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  1. Launch No. 2 - Station Service and Propulsion Module (SSPM) and Primary Hab (PH) To support the station during its construction, we're sending up the SSPM to make sure it has the adequate control and support systems to fly independently with crew, and also prove technology for going beyond Kerbin orbit. Also on this flight is the Primary Hab, providing more living space for the crew on board. The launch goes off without a hitch, placing the payload into a parking orbit to prepare for rendezvous, now all focus goes onto the booster. After the last failed landing attempt, the booster's landing software was tweaked, and instead uses it's natural lift and gridfins to glide down to a lower speed before landing. Successful first landing! The second stage was also successfully recovered, but more important to the mission is the actual rendezvous itself. Good docking! SSPM maneuvers to the other side of the station to its final docked position. All in all, a good mission for the program!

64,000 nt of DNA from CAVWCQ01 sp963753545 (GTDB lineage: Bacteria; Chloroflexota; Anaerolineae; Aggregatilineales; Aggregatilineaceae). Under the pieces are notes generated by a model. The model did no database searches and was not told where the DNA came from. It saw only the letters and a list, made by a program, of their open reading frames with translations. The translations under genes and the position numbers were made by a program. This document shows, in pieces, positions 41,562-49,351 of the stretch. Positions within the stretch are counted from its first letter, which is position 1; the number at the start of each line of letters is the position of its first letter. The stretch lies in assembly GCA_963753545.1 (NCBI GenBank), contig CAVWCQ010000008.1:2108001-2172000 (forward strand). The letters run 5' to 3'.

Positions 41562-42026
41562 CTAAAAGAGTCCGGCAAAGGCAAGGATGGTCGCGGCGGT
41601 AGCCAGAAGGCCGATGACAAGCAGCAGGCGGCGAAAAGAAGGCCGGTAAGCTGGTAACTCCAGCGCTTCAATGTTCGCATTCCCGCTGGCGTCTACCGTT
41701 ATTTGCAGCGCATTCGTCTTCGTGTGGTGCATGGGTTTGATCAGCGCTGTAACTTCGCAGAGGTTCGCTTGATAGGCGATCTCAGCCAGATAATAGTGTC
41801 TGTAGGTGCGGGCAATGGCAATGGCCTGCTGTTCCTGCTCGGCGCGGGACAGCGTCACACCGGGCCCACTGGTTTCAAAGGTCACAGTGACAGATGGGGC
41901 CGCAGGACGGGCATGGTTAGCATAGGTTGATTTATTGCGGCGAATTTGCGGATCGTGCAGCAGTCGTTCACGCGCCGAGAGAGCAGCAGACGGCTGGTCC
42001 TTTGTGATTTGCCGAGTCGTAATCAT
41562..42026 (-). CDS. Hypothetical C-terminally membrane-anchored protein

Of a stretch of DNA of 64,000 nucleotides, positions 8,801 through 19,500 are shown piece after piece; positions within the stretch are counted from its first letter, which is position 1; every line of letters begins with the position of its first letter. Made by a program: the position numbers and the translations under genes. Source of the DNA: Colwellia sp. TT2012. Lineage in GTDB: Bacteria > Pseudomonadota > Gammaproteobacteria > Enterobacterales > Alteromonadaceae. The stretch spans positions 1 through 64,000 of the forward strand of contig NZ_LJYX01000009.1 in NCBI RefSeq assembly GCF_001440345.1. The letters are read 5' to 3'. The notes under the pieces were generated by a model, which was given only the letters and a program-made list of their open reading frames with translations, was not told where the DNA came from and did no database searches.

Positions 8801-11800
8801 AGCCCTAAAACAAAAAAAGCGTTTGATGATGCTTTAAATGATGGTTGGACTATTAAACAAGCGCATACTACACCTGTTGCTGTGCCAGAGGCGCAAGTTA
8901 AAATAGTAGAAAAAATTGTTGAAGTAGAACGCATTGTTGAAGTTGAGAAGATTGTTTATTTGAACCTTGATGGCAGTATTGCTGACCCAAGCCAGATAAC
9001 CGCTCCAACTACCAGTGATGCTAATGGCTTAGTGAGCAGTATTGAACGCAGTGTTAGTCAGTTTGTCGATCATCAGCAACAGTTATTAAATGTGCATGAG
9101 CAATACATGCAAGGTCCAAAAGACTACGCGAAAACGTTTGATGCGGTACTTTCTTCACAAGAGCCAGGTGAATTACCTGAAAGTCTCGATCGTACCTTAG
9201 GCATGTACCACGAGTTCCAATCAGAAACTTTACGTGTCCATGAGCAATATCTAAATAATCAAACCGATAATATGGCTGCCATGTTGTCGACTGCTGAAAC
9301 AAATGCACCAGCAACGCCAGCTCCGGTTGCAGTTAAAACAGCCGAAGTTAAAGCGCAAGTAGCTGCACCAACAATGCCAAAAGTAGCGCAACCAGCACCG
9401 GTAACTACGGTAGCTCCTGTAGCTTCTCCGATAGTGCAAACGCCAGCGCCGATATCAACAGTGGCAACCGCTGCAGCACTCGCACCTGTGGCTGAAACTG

2. Kerman Colonies Lore(-ish) Since the KSP2 early access release date was announced, I realised how little of KSP I've actually explored. I thought "what would be an actually fun way to finally explore the whole solar system before KSP2 releases?" hence Kerman Colonies. My goal is pretty simple; see how much of the Kerbal solar system (including Outer Planets) I can colonise before I get KSP2, my plans are ambitious but I doubt that I'll get half of them done in the time anyways lol. But anyways, might as well crack on with it before March comes around! Launch No. 1 - Kerbin Logistics Outpost (KLOP) Core Module Kerbin Logistics Outpost will pretty much be a home base for most of my craft and missions, comprising of living space, and refuelling facilities. However, to launch it, my funny little kerbals needed a bit more launch capability than they already had. Hence, I present: Prost, Kerbalkind's largest and most capable rocket to date, and also fully reusable! "Liftoff of Prost, carrying the core of the KC's newest station to orbit!" The booster performs fine through ascent, hauling the upper stage skyward to finish the rest of the journey. MECO, and the upper stage separates while the booster prepares to come back down to Kerbin. The vessel completes a good orbit, meanwhile all focus is on the booster and it's first ever landing attempt. "Entry burn start-up." However, not everything goes so well with the landing. Telemetry is lost on touchdown, and the booster is destroyed. Not long after, the Prost upper stage deploys the station core, and prepares for re-entry. De-orbit done, it prepares for a hopefully smooth landing. And thankfully, this landing goes off without a hitch. The mission is deemed a success, with the loss of the booster being the biggest let-down of the mission, but luckily it wasn't mission-critical. Back at the KSC, they already start preparing for another launch, this time a separate service and station-keeping module to support the station during station construction